Probe of Denver’s former clerk shows how voters are sometimes left in the dark when elected officials behave badly

Denverite: Unlike public employees, Denver’s elected officials cannot be fired over sexual harassment and other workplace misconduct — except by voters, who hold the power to reelect and recall them, but not the privileged details to inform those decisions.

Former Denver Clerk and Recorder Debra Johnson allegedly lifted up the dress of a subordinate, rubbed a balloon on another’s butt and drank on the job, according to an investigation by Colorado Public Radio. The public never knew of the allegations or the subsequent probe because no city policy requires publicizing misconduct of elected officials, substantiated or not.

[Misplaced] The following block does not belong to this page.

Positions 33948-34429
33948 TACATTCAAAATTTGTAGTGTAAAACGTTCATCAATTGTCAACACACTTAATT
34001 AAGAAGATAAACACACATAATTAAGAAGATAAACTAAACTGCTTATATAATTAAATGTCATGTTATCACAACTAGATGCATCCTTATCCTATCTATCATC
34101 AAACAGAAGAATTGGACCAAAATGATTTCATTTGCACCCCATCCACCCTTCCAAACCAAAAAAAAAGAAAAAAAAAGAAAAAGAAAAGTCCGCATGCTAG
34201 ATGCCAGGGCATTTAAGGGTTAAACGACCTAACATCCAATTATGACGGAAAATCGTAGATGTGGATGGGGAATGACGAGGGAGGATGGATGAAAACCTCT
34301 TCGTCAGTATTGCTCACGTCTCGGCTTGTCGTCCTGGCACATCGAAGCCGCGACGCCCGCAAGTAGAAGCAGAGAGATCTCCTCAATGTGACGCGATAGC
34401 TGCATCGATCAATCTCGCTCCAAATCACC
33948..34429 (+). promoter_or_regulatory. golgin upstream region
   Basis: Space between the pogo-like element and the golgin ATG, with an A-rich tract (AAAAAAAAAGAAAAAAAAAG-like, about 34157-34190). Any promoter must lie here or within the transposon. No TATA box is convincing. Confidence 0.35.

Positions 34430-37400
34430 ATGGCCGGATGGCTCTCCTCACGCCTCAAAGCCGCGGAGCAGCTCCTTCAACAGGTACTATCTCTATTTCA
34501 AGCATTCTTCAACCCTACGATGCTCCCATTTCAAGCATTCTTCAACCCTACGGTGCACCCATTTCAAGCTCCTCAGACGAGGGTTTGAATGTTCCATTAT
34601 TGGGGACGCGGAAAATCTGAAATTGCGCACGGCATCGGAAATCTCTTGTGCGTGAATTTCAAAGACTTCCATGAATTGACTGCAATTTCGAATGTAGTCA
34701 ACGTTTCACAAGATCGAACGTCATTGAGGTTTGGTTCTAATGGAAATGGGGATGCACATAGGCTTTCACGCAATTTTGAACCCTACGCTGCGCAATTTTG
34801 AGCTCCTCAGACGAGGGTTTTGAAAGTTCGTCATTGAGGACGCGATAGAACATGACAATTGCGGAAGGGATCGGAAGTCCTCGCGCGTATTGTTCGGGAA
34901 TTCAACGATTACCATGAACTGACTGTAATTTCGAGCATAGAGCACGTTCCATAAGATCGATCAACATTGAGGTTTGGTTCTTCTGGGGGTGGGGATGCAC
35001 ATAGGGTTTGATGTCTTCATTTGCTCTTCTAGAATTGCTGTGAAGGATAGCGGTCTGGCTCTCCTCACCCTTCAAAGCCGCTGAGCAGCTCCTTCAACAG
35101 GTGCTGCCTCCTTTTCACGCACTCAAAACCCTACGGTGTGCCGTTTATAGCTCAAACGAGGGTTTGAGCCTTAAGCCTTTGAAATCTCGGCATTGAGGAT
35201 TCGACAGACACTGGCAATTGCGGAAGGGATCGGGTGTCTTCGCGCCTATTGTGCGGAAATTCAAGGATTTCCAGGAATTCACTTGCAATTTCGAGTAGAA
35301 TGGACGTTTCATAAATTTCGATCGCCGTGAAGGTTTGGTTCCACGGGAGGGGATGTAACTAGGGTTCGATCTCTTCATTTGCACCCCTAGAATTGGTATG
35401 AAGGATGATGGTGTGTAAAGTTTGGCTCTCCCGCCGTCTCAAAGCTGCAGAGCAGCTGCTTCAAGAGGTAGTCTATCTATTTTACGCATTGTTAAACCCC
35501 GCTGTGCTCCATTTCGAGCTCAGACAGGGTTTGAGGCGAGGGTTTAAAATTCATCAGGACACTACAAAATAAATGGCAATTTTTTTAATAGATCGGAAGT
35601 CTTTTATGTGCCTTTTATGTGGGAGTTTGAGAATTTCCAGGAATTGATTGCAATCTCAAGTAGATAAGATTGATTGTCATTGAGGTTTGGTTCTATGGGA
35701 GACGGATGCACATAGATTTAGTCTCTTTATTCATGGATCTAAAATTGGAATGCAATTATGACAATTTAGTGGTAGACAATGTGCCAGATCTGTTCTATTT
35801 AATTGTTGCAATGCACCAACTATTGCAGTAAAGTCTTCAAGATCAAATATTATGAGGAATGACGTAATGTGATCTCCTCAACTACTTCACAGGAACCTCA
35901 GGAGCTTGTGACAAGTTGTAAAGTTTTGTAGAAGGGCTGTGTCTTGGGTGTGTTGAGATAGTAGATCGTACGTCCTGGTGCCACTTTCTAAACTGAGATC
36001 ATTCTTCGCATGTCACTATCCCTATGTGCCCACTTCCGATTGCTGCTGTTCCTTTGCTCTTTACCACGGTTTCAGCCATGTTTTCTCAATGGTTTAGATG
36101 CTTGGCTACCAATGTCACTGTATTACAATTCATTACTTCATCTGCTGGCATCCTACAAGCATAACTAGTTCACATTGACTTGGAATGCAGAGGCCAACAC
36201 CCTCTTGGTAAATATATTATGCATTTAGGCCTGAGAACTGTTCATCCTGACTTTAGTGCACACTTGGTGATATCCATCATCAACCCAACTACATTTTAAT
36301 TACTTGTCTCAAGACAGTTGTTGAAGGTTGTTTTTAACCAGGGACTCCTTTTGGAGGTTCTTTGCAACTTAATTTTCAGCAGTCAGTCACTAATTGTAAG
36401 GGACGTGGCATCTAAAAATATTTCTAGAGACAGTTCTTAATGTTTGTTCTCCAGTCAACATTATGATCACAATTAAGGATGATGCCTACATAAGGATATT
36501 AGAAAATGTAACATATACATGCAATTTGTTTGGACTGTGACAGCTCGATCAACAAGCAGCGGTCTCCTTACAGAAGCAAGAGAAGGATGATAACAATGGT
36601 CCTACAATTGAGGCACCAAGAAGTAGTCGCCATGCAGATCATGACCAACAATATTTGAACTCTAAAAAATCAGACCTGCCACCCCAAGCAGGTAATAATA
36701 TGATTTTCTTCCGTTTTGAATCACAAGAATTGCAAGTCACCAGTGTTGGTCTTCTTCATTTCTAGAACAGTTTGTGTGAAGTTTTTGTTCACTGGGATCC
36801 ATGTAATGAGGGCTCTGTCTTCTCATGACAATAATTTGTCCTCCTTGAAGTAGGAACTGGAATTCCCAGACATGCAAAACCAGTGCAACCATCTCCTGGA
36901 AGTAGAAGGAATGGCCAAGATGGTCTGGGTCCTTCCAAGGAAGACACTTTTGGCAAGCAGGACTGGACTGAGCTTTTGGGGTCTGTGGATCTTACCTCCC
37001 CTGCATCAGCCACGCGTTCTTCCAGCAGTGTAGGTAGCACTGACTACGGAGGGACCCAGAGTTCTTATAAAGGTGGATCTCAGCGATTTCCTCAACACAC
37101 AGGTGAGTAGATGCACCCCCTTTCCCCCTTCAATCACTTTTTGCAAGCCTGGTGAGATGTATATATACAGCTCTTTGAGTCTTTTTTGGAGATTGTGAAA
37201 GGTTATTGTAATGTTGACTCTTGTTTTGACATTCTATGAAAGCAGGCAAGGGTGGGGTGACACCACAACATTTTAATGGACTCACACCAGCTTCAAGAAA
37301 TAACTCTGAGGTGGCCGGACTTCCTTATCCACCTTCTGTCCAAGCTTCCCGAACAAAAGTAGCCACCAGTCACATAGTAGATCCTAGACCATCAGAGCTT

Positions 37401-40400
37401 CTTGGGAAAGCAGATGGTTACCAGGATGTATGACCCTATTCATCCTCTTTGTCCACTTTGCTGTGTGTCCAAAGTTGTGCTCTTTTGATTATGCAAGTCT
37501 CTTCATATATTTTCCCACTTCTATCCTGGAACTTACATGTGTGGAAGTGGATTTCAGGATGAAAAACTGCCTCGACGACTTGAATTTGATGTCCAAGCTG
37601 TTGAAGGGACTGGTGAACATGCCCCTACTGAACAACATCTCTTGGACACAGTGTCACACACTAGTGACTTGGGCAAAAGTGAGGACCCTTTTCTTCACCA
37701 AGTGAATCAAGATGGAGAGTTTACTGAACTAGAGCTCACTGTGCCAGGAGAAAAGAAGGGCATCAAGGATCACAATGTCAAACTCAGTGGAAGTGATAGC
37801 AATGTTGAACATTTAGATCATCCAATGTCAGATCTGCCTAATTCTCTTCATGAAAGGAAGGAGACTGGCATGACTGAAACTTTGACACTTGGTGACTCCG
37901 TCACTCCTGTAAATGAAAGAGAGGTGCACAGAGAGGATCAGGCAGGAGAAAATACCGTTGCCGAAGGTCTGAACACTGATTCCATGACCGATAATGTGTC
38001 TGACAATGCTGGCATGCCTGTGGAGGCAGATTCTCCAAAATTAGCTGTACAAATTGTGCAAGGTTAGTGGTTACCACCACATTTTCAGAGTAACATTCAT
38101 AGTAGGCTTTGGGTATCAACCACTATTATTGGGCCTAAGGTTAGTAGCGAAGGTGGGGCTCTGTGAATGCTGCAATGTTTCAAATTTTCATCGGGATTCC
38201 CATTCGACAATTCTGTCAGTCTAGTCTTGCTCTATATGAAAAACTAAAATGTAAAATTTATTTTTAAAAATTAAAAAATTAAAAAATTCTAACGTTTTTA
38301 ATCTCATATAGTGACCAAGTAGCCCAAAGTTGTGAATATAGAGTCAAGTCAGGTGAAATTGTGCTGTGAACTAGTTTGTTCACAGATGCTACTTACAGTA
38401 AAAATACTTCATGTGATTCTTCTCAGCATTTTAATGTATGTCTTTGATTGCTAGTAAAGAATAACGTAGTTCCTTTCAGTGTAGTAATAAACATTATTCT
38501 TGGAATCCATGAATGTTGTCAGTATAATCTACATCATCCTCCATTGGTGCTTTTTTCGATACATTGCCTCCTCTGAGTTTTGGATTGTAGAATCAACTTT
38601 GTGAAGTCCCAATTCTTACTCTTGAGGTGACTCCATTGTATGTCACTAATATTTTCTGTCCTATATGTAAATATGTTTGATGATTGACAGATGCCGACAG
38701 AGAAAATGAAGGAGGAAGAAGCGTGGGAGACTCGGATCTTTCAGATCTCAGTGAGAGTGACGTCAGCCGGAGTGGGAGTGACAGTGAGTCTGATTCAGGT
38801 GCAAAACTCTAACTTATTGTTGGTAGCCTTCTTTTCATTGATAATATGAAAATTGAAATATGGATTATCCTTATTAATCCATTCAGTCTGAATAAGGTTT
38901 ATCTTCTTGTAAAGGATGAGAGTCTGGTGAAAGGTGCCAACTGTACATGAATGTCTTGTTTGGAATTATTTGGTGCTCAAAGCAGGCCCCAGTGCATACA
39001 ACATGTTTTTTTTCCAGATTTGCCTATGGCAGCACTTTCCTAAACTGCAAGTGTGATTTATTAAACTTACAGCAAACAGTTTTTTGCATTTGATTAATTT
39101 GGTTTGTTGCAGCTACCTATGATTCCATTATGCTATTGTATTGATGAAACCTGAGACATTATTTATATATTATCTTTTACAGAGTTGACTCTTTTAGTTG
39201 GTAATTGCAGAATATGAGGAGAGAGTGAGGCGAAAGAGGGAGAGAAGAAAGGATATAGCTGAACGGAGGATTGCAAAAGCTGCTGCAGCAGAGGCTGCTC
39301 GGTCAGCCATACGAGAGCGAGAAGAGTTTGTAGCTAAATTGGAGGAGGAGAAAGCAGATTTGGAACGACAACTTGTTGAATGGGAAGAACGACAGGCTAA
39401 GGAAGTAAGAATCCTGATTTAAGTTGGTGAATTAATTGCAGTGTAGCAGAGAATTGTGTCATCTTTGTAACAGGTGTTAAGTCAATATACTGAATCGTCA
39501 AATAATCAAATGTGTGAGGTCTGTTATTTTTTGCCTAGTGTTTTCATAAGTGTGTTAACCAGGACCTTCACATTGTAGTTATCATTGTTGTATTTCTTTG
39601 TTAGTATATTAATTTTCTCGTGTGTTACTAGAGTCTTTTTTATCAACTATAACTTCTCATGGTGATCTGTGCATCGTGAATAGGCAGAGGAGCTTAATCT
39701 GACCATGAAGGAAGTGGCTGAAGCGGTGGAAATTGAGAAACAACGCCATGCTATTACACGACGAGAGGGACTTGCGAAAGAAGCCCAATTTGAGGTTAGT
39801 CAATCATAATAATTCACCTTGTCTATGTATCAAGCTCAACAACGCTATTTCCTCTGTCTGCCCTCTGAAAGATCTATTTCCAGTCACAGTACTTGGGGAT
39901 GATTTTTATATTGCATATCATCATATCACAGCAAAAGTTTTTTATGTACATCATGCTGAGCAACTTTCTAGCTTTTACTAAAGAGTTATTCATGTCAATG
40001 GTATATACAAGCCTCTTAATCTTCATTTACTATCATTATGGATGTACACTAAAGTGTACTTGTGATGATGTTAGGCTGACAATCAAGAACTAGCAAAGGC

The results of the investigation into Johnson, held by the city attorney’s office, are still under lock and key.

Johnson, who headed Denver’s elections and other civic matters from 2011 through this spring, admitted no wrongdoing. Yet she apologized to the staffer and agreed to stay away from the office for six months and attend remediation for sexual harassment and alcohol abuse.

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